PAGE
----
Since its introduction, the Constitution has not only been a part of secular society since its official release, but from an academic perspective this text has been studied widely and given rise to special courses and independent study that stands alone, or paired with various disciplines from law to sociology to history among others. A major part of this rise in wider interest came after the American Revolution concluded with the need for schools, growing literacy rates, and spread of print media as a means of educational outreach. These incentives helped to create the means of inform the public about legislative developments that impacted upon the citizens of a new and developing country.
The first unveiling of the Constitution to the masses came two days after it was finalized through the efforts of John Dunlap (1747-1812) who was the founding editor of The Pennsylvania Packet and Daily Advertiser, the first daily newspaper in the United States. This milestone gave rise to a series of printed books that offer full-text treatment along with details on the process of different sections were crafted, commentary on the subject matter, and significance of the final content depending upon each individual volume and its particular focus. The examples presented in this exhibit represent not only the first published copy, but also select early nineteenth century works that cover the words of first president George Washington, early amendments, and perspective from the New Jersey delegation representing the third state to officially ratify the Constitution.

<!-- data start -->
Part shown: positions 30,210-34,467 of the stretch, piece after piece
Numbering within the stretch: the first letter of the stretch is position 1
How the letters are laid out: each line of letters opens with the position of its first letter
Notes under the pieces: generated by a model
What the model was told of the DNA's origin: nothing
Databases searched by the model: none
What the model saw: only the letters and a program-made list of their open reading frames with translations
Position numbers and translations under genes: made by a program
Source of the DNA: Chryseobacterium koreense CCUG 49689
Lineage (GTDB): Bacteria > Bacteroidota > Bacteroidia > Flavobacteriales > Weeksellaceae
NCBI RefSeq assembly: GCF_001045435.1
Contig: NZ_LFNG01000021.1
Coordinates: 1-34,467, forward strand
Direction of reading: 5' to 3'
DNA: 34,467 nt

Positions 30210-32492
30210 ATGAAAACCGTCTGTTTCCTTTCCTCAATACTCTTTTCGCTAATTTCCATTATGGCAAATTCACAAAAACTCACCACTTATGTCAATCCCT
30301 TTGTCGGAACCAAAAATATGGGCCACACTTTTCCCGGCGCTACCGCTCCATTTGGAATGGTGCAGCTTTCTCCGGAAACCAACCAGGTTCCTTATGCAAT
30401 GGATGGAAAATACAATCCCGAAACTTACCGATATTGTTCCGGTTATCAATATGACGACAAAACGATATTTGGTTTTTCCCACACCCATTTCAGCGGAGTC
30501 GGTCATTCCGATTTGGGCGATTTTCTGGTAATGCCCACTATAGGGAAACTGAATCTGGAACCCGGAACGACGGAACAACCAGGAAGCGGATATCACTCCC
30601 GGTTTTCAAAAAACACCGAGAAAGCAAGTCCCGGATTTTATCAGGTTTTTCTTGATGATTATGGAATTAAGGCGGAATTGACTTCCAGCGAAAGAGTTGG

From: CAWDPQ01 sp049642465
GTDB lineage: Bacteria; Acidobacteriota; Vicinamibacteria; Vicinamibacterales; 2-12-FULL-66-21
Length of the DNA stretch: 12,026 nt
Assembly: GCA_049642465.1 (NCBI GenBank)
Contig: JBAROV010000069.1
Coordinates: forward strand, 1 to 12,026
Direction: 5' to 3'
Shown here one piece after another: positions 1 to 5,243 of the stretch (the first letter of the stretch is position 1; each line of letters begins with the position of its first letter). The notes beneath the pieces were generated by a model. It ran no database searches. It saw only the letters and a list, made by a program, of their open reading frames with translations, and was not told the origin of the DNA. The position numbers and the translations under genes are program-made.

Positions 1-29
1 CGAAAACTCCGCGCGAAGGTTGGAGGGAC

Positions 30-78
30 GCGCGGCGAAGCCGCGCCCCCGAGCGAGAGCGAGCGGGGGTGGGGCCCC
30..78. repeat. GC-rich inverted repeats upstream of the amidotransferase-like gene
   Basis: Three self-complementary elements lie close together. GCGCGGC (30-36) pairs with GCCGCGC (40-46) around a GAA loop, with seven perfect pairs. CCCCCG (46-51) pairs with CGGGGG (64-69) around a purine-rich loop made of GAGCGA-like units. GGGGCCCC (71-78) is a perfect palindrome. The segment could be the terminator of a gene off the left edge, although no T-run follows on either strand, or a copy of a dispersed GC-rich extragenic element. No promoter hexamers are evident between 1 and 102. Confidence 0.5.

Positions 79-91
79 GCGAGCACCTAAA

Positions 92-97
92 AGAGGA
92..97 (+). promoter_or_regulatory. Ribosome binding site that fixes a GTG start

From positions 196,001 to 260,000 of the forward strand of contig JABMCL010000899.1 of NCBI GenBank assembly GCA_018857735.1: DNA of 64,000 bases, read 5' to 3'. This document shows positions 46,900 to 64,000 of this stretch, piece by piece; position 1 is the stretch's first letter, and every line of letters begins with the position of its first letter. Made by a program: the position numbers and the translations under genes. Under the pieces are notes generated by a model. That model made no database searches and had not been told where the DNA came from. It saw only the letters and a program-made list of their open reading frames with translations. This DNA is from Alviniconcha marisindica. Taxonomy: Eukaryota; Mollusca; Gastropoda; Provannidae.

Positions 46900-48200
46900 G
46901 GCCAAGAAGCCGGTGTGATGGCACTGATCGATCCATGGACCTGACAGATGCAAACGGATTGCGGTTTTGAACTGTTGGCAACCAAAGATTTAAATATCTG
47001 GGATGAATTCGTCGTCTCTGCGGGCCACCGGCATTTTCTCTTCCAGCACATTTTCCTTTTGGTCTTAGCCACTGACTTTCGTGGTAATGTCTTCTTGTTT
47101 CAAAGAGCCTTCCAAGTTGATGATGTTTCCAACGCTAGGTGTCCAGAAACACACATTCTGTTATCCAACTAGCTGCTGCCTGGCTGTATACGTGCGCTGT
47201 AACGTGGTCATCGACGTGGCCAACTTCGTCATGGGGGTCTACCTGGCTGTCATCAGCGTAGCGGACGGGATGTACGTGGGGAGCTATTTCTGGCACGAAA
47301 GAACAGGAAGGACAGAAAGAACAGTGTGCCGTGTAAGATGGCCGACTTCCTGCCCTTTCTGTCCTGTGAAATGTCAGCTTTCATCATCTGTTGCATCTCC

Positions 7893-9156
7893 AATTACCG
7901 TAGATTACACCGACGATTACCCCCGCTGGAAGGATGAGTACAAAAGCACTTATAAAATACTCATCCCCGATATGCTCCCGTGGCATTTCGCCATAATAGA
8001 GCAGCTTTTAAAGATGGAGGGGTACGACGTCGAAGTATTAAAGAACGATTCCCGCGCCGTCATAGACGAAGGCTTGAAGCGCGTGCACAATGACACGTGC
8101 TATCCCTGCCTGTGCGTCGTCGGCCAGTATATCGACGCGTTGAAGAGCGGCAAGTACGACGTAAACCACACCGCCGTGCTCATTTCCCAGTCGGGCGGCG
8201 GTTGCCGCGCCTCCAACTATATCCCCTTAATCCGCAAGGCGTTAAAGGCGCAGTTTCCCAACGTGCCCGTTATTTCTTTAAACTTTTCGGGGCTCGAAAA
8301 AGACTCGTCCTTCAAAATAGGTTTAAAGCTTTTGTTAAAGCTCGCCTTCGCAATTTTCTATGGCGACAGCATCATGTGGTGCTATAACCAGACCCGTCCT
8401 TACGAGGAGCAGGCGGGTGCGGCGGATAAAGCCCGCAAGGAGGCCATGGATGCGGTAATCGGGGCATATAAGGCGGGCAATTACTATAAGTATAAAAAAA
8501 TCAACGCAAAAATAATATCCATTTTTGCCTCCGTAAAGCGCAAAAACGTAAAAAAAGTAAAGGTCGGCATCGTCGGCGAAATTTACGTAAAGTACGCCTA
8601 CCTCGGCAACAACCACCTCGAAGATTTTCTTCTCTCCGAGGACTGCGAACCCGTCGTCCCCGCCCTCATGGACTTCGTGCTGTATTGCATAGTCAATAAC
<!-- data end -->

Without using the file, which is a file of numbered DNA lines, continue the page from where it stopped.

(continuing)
Select bibliographic examples and relevant pages from our collection can be found not only within this post, but in the bound volumes located within our collection. These include – The Pennsylvania Packet and Daily Advertiser, No. 2690, 19 September 1787 (Facsimile extract from: Farrar, Frederic B. This common channel to independence: revolution and newspapers, 1759-1789. (Garden City, NY: Farrar Books, 1975); The Federalist, on the new constitution. By Publius. Written in 1788. To which is added, Pacificus, on the proclamation of neutrality. Written in 1793. Likewise, the Federal Constitution, with all the amendments. 2 vols. (New York: George F. Hopkins, at Washington’s Head, 1802); and Eliott, Jonathan. The debates in the several state conventions on the adoption of the Federal Constitution, as recommended by the general convention at Philadelphia, in 1787. Together with the Journal of the Federal Convention, Luther Martin’s letter, Yate’s minutes, Congressional opinions, Virginia and Kentucky resolutions of ’98-’99, and other illustrations of the Constitution / collected and revised from contemporary publications by Jonathan Elliot. Published under the sanction of Congress. (Philadelphia: J.B. Lippincott Co., 1836)